Science and earth science

Polish Polar Research

Content

Polish Polar Research | 1991 | vol. 12 | No 2 |

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Abstract

Quaternary sediments in the southwestern Nordenskiöld Land are described with particular emphasis put on distribution of erratics against their basset matrices. Results confirm previous suppositions on directions of past glacial advances from east westwards. The latter separated by sea submergences, caused translocations of the rock material. This process was most intensive in upstreams of large mountain valleys.

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Authors and Affiliations

Andrzej Musiał
Jacek Drecki
Bogdan Horodyski
Krzysztof Kossobudzki
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Abstract

We propose contents of topographic maps for polar areas to be supplemented with such landforms that are easily identified during the analysis of air or terrestial photographs. Such landforms include rock outliers (monadnocks), glacial boundaries, a beach and thick mantles of tundra vegetation. All these landforms create together with fluvial and lake patterns a system of elements that enable location of users and therefore make preparation of other (e.g. geological, geomorphological or glaciological) maps possible.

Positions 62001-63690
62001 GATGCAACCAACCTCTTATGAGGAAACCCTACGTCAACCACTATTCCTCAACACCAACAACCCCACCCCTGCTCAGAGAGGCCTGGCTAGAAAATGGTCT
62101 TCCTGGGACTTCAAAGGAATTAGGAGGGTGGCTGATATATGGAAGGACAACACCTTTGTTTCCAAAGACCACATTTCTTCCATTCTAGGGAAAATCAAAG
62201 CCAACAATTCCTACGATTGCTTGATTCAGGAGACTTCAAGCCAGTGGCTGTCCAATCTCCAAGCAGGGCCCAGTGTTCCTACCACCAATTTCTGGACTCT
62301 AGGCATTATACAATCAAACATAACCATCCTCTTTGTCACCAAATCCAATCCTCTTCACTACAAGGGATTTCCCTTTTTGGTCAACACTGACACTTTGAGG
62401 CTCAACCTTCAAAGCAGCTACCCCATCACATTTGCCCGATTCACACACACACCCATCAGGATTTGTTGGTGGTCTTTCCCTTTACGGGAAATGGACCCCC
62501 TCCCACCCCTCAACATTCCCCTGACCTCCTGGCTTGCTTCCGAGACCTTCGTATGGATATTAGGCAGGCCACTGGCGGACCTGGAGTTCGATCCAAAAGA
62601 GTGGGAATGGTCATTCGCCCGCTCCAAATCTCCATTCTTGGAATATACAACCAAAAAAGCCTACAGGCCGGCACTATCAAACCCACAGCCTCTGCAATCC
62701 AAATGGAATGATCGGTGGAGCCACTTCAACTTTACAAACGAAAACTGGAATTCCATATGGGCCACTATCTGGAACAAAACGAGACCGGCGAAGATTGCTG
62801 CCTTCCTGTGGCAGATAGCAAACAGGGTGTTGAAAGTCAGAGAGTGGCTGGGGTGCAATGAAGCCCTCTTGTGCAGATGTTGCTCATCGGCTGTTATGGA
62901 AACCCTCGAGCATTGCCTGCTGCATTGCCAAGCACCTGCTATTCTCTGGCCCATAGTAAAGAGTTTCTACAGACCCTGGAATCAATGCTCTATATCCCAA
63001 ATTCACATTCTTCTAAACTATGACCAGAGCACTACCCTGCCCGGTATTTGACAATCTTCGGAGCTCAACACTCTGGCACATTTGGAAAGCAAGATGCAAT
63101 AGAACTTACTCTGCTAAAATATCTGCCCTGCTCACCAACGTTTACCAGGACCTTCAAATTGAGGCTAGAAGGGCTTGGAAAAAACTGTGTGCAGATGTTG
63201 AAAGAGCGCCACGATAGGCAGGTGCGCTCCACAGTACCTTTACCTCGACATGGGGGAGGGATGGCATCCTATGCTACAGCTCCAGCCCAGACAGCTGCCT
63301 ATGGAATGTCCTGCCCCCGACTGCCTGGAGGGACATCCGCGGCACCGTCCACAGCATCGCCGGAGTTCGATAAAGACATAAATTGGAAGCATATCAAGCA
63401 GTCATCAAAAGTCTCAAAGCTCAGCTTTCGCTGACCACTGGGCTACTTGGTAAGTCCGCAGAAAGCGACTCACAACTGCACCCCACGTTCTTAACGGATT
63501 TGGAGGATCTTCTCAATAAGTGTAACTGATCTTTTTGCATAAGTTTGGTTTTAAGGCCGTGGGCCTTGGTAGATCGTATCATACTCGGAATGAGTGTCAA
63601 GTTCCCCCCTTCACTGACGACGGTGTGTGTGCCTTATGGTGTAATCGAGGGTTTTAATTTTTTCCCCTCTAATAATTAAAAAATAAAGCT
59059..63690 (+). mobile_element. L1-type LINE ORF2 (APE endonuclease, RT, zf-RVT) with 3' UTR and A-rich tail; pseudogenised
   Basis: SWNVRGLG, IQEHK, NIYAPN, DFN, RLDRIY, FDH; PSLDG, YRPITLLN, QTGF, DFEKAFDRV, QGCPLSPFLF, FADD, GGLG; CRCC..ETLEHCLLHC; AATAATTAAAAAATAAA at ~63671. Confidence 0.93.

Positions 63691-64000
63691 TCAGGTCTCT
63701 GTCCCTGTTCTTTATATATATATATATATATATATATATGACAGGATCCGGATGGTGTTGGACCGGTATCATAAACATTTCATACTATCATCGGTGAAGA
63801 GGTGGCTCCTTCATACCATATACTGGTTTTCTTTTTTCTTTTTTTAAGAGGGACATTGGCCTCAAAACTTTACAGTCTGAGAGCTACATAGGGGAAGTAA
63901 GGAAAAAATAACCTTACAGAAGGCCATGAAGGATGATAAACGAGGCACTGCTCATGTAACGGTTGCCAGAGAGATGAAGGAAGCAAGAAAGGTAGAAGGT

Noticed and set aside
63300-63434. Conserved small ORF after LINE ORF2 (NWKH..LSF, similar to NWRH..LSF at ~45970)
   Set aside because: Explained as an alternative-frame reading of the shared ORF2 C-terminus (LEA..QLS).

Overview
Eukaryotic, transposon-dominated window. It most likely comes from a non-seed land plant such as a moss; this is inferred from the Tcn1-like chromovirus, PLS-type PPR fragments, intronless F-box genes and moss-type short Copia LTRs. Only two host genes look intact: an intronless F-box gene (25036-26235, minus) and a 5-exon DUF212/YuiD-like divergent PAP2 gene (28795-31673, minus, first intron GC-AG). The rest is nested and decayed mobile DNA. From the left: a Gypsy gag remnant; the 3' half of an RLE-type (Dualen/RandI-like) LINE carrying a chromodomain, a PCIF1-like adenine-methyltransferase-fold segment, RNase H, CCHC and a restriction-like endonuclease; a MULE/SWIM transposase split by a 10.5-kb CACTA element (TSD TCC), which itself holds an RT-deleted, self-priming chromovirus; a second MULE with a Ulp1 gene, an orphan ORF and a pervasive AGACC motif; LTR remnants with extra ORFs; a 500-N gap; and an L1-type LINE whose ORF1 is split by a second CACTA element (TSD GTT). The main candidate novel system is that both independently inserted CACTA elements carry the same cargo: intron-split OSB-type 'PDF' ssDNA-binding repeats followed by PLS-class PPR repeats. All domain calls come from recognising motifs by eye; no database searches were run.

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Authors and Affiliations

Jan Dzierżek
Leszek Lindner
Leszek Marks
Jerzy Nitychoruk
Ryszard Szczęsny
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Abstract

Basing of fieldworks geomorphologic and geologic setting of 14 raised marine beaches in northern Hornsund Region was presented. Their age is approximated by radiocarbon and thermoluminescence datings of sediments. The latter indicated that the four highest but mostly questionable marine beaches (220—230,200—205,180—190 and 100—120 m a.s.l.) should be referred to the Wedel Jarlsberg Land (Saalian) Glaciation. The four lower beaches (80—95, 70—75, 50—60 and 40—46 m a.s.1.) are connected with the Bogstranda (Eemian) Interglacial and the pre-maximum part of the Sorkapp Land (Vistulian) Glaciation. The post-maximum part of this glaciation, including Lisbetdalen Stage (50—40 ka) and Slaklidalen Stage (30—20 ka), was the time when the three still lower marine beaches (32—35, 22—25,16—18 m a.s.l.) were formed. Three lowermost marine beaches (8—12,4.5—6,2 m a.s.l.) are of the Holocene age.

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Authors and Affiliations

Leszek Lindner
Leszek Marks
Waldemar Roszczynko
Julia Semil
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Abstract